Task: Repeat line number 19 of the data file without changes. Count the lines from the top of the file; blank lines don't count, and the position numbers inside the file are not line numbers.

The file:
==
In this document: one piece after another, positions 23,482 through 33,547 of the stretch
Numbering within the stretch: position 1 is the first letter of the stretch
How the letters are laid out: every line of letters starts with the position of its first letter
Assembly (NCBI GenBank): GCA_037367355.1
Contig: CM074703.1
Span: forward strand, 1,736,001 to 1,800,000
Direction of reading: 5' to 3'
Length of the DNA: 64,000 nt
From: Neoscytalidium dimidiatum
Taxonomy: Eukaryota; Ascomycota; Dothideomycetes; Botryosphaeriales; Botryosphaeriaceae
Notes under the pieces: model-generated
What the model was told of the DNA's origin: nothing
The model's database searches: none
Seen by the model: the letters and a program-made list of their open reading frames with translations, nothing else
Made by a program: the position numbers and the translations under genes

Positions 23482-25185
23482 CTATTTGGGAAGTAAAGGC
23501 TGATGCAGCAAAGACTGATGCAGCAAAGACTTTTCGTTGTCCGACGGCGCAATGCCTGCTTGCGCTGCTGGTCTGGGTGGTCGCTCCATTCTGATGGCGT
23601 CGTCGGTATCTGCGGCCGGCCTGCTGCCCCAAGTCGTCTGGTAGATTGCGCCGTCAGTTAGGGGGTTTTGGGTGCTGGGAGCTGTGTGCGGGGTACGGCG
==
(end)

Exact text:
23601 CGTCGGTATCTGCGGCCGGCCTGCTGCCCCAAGTCGTCTGGTAGATTGCGCCGTCAGTTAGGGGGTTTTGGGTGCTGGGAGCTGTGTGCGGGGTACGGCG